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  #3  
Old 10th October 2001, 10:55 AM
mboteo
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Very interesting stuff, Paul.

This started me thinking in the the direction of using Cpm's. Also I feel we need to be thinking two dimensional (since .002" in the 1st quadrant is not not the same as .002" in the 3rd one -- averaging these two will be .000" if the are perfectly in the opposite direction, while if we don't assume the 2 dimensions, the average will be .002").

So calculating a Cpm-X and Cpm-Y (Cpm for each of the axisses), would be:

Cpm(x)= (USL+"Bonus(x)" Xbar)-"Geometric deviation(x)" Xbar)/ 3 Std.dev.(x) from Target.
Same for Cpm(y)

Aggregated Cpm for both axisses would be
Cpm=SQRT(Cpm(x)+Cpm(y))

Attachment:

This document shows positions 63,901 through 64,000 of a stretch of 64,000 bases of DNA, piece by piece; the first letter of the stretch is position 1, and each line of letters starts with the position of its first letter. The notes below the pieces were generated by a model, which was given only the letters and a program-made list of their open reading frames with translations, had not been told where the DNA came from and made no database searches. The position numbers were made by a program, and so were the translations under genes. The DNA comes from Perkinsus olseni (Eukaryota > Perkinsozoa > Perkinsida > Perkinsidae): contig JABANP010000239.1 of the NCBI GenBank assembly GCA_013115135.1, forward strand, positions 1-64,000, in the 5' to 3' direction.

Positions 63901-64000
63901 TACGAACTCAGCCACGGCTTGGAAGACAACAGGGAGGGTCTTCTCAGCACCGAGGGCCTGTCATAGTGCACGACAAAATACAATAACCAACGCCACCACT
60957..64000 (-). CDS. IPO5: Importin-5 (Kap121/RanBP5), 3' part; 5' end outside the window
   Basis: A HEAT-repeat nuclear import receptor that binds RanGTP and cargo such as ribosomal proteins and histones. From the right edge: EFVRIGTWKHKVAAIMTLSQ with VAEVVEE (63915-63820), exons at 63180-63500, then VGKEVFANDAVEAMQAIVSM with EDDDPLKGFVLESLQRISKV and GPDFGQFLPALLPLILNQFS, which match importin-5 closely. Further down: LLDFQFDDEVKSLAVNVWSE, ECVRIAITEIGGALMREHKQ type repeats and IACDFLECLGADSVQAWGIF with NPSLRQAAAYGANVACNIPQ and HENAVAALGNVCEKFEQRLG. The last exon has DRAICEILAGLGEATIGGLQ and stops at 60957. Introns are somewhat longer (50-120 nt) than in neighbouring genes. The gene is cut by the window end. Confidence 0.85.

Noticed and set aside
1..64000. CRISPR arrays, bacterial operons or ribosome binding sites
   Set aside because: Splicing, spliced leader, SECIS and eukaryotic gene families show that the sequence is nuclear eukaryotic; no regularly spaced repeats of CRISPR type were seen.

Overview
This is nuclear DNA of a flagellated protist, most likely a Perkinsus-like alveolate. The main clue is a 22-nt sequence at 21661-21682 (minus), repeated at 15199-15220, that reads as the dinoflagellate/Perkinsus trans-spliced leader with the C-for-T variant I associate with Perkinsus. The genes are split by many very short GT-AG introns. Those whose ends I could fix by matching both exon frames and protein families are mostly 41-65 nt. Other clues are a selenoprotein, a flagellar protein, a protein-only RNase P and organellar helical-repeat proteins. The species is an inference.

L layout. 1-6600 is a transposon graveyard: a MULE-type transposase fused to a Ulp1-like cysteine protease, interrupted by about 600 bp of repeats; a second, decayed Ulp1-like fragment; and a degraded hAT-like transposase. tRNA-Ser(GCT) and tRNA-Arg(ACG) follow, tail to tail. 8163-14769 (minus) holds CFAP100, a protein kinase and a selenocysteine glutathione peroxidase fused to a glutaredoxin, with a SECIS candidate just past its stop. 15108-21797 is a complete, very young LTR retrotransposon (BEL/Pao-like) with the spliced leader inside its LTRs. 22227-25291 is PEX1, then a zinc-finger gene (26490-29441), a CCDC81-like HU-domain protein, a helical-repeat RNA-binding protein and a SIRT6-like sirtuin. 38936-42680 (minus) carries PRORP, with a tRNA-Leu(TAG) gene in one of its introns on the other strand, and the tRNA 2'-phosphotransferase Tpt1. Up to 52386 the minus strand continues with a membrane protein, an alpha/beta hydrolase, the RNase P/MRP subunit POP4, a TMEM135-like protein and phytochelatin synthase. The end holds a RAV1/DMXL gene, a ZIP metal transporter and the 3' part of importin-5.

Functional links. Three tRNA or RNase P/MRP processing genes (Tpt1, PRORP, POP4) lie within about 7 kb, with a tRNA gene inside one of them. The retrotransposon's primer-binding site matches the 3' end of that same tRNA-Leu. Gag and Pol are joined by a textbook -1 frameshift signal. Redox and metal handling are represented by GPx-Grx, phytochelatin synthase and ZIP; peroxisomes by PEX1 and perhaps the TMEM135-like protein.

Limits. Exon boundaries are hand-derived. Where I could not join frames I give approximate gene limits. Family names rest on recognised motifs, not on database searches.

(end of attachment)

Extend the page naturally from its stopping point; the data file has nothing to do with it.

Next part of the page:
Just wanted to throw this at you. Feel free to critisize any flaw in my thinking.

Steven
  #4  
Old 10th October 2001, 11:06 AM
mboteo
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Correction. Formula should have been:

Cpm(x)= 2*(SL+"Bonus(x)" Xbar)/ 6* Std.dev.(x) from Target
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Old 10th October 2001, 12:22 PM
Paul F. Jackson Paul F. Jackson is offline
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When the capability of the geometric tolerance is dependent upon feature size, it will become readily apparent to the process owner (using a variable tolerance capability equation) that targeting feature size at the center of its specification to maximize its capability indiscriminately is not a good strategy.